Once we had our one-piece molds made, we were ready to pour some slabs of meat. You can cast silicone rubber in a mold made of silicone rubber as long as you use plenty of mold-release. Typically, it comes in two parts that, when mixed together, cures to a solid. Manufacturers often tweak their formula to make a whole-number ratio of the two parts you are mixing; with the Dragon Skin, it was simply 1:1. You mix the pigment into part “B”, then mix that into part “A”.

As we poured several pieces of meat, I learned some things about the pigments. If you only use a little, you can retain some of the translucency of the silicone rubber and give it a more three-dimensional look. Also, you don’t have to mix the color in completely; if you just swirl it around a bit, you end up with a sort-of marbleized effect. So you can mix a base color and then stir in a touch of dark-blood color, and you can achieve a piece of meat that appears to have blood vessels running within the interior. Or throw in touches of white and yellow for tendons and fat. Good reference photos are a must. The fact that the colors remain the same after curing helps take a lot of guesswork out of it as well.

The prototype skull of King Pentheus, with silicone meat slabs attached to a “skin” of silicone rubber on the skull.

The prototype skull of King Pentheus, with silicone meat slabs attached to a “skin” of silicone rubber on the skull.

Now that we had some meat, we had to stick it to the skull. As I mentioned above, nothing sticks to silicone rubber. It can “cling” to things, but because it is chemically inert, it can not “bond” to other materials. The one thing it does stick to is itself. Though it takes 75 minutes to cure to the touch, it actually takes 48 hours to “fully” cure, during which time you can pour more silicone rubber onto it, and it will stick so well it is essentially a single chunk of material. As for adhering it to other objects, you can only mechanically bond it. If you pour it over a heavily-textured surface or an object with heavy undercuts, it will grip more sturdily. In the case of our skull, our plan was to completely encase the surface in silicone rubber to make an unbroken skin with no edge where it could peel off.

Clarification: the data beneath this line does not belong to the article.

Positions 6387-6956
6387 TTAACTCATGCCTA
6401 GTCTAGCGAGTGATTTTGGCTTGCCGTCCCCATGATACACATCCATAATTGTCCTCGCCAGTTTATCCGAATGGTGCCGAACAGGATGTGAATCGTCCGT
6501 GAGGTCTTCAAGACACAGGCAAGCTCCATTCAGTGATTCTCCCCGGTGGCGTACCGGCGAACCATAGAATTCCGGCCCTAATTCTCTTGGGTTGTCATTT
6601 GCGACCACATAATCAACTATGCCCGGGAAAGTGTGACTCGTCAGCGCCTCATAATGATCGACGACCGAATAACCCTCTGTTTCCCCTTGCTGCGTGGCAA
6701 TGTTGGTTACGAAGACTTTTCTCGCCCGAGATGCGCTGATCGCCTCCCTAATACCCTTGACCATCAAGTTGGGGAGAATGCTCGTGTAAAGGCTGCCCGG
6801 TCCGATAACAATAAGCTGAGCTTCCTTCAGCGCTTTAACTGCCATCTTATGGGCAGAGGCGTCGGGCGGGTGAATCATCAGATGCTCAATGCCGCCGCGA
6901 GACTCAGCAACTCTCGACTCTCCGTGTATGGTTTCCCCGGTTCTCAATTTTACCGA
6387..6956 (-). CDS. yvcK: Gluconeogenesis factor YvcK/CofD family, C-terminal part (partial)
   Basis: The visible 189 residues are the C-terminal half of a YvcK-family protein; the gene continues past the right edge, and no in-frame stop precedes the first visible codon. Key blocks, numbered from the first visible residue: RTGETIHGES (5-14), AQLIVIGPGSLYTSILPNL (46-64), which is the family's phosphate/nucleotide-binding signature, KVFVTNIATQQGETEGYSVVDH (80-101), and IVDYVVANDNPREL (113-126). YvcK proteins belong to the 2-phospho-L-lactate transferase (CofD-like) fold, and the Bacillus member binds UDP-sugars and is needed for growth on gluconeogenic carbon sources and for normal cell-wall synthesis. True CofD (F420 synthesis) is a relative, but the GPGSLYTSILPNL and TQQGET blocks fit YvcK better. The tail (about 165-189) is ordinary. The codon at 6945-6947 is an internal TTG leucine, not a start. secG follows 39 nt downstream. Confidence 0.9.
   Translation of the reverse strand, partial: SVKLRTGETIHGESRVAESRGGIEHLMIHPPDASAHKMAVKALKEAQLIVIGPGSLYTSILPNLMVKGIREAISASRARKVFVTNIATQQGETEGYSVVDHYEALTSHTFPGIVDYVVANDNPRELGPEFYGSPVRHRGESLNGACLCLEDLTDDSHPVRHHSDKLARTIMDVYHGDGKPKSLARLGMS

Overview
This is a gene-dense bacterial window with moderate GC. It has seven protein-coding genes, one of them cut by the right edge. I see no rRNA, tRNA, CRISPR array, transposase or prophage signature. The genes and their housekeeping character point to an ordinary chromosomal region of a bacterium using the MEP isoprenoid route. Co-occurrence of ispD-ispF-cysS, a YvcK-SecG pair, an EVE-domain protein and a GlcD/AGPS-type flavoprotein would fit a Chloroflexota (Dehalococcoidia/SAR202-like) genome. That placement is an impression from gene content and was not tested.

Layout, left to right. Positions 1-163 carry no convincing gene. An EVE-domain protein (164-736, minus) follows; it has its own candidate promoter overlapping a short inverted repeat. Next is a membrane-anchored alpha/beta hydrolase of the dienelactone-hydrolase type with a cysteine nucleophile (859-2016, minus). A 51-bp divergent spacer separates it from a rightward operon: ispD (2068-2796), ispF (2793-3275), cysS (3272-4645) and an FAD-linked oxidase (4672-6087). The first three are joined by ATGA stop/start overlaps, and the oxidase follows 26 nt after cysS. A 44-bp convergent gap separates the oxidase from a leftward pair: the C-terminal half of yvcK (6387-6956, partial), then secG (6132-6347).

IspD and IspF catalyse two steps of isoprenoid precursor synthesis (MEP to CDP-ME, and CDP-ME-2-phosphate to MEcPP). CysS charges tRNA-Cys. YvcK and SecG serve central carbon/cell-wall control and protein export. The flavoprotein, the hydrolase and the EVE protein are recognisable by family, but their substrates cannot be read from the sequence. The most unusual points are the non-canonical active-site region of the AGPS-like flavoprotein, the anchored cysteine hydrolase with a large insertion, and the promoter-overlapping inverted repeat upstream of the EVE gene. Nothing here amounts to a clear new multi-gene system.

But I’m getting ahead of myself. For our prototype, we just painted some Dragon Skin directly onto the skull, and used that as a glue to attach our slabs of meat. Though temporary, it would grip long enough to make it through the production meeting. We set up a table with the skull and some additional slabs of meat, and presented it to JoAnne Akalaitis and the design team.

“I’m impressed” she said, giving us the go-ahead to proceed in this fashion.

Eric Hart painting silicone onto a skull.

Eric Hart painting silicone onto a skull.

Building for Full Impact
I began work on the real head. With a new skull, I sprayed on some spray-foam. Once hard, I carved it to look like chunks of flesh that remained on the skull. I began painting on the silicone rubber. You can thin down silicone rubber with a solvent, and you can thicken it with a special silicone-thickening agent. With just a few drops into the mix, it becomes the consistency of organic peanut-butter, allowing you to add it to vertical surfaces without running or dripping. In addition to adding some of the slabs of meat we were making, I also coated pieces of muslin with silicone rubber to make strips of flesh dangling from the neck.